Windows Server 2003 Isn’t Broke

So Why Fix It?

Seth Mitchell
Data Center

Twelve million. That’s the number of physical servers around the world still running Windows Server 2003, according to Microsoft’s count. But July will see extended support for the beloved 11-year-old workhorse operating system come to an end.

It’s never easy to change, but since when has IT been immune to change? You deal with change every day. IT teams today serve less as technicians and more as service providers to the business, thanks to highly virtualized environments and cloud computing in its various flavors. To keep pace with business demands in these contexts – better yet, to stay one step ahead of the game – IT needs to make the leap to a next-generation server operating system.

Windows Server 2003 did a great job for IT teams once consumed by administrative tasks like setting up specific physical server roles. Now, Windows Server 2012 is geared toward IT leaders now focused on speed-to-market, enterprise scalability and adaptability. Newsflash: virtualization and the cloud have changed the picture in so many ways – no longer is IT buying servers based on specific needs but rather to be part of a common pool of private or hybrid cloud infrastructure that provides flexibility for a range of services.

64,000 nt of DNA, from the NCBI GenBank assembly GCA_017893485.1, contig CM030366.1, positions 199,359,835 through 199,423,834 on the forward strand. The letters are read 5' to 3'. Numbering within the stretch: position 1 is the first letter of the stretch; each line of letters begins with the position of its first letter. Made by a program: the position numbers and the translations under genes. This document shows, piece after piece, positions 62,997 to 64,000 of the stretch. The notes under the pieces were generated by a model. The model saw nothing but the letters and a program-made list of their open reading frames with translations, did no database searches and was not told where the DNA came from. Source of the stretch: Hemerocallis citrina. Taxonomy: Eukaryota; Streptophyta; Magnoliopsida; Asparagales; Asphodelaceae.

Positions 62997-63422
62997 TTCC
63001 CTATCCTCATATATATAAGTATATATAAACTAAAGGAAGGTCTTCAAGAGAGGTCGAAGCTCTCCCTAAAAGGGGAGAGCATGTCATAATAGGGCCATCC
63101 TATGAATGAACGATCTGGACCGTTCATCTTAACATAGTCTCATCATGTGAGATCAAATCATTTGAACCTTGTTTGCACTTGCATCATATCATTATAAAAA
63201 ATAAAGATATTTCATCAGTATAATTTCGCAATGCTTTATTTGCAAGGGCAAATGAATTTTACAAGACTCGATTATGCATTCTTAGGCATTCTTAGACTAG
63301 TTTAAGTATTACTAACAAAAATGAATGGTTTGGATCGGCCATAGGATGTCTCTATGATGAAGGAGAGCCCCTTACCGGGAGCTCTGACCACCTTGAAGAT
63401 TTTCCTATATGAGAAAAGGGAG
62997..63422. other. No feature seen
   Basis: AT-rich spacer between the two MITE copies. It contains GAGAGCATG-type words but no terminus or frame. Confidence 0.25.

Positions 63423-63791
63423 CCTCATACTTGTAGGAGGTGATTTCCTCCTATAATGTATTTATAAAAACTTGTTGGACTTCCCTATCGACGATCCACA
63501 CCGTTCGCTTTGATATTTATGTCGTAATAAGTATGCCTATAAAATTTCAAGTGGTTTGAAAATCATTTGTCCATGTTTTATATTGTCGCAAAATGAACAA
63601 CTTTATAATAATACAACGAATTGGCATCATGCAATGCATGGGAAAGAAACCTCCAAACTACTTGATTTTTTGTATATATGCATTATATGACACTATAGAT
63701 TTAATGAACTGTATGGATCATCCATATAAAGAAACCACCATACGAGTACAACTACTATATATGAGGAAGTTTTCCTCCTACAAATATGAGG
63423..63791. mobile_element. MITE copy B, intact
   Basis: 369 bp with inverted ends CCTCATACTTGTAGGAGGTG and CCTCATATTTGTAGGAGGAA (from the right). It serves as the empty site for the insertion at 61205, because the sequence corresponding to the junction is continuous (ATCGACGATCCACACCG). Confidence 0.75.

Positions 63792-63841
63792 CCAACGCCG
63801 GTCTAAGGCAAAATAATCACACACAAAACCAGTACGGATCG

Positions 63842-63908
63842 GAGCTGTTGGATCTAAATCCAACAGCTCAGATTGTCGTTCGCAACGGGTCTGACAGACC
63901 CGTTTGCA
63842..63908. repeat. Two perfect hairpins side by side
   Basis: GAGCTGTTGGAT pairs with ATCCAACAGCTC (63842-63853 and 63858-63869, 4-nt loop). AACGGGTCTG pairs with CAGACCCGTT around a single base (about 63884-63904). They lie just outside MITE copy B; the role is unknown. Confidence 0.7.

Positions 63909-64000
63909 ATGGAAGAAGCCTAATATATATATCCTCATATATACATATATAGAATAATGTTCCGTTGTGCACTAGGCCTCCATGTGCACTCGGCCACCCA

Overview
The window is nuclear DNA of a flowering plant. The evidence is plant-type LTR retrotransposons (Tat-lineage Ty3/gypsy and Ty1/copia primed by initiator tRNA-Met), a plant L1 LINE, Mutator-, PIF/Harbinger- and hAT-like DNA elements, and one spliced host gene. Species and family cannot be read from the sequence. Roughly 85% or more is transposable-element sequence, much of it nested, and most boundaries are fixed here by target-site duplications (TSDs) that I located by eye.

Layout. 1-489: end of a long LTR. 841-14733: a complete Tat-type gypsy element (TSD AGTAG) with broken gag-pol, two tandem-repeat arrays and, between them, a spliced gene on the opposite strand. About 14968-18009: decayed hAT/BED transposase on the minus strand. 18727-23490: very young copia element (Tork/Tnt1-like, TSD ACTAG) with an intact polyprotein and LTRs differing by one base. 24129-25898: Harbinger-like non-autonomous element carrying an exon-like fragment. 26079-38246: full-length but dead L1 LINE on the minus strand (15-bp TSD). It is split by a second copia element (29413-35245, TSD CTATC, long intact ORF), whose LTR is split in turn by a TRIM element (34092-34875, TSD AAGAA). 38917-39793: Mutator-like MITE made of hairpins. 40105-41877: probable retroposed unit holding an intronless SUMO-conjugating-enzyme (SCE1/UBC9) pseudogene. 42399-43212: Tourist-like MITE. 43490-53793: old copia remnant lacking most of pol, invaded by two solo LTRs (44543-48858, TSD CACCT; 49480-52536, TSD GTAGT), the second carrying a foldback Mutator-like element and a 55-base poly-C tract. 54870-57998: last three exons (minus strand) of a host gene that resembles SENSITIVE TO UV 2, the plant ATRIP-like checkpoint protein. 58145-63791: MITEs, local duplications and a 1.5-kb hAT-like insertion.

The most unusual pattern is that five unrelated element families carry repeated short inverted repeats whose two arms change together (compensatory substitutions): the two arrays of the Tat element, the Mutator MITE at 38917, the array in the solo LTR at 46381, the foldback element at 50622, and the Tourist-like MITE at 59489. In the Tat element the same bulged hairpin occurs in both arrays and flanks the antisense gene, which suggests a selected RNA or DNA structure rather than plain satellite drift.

Windows Server 2012 sets IT up to act as a service provider. That includes increased virtual machine density, improved virtual machine performance, an architecture designed with multi-tenancy and continuous availability in mind, and, with System Center 2012, the ability to manage systems and resources across on-premise, service provider, and Microsoft Azure cloud environments.

It also brings with it a new take on licensing, tailored for virtualization in the changed world of IT. The only question that IT leaders now need to ask is – how virtualized are they planning to be. The answer will help them figure out which version of Windows Server 2012 is right: Standard or Datacenter edition. Each offers the same Windows Server and cloud-optimized functionality, from Windows Server Failover Clustering to Active Directory Federated Services, and has a metric of two processors per license. The Standard edition is better for low density or non-virtualized environments, as it includes support for two virtual instances per host, while the Datacenter edition is optimal for highly virtualized private and cloud environments with unlimited virtual instances per host.

Given the direction IT is headed these days, it’s likely most IT leaders will look to the Datacenter edition – and the economies of scale it offers – for all but the most limited requirements. With the Datacenter version, it doesn’t matter how many virtual machines are installed in a cluster – have as many as you like, and it won’t cost a dime extra. In fact, the more you grow your virtual machines, the lower your virtual instance price will be.

Change is in the air – but as you see, that can be a good thing. By all means, send Windows Server 2003 off with all the honors it deserves for a decade-plus of solid performance. Then say hello to a new best friend in Windows Server 2012.

With the end of support date for Windows Server 2003 fast approaching, there’s never been a better time to plan your data center transformation. Our experts have designed this helpful tool to get you started on the right upgrade path for your unique environment, applications, and workloads.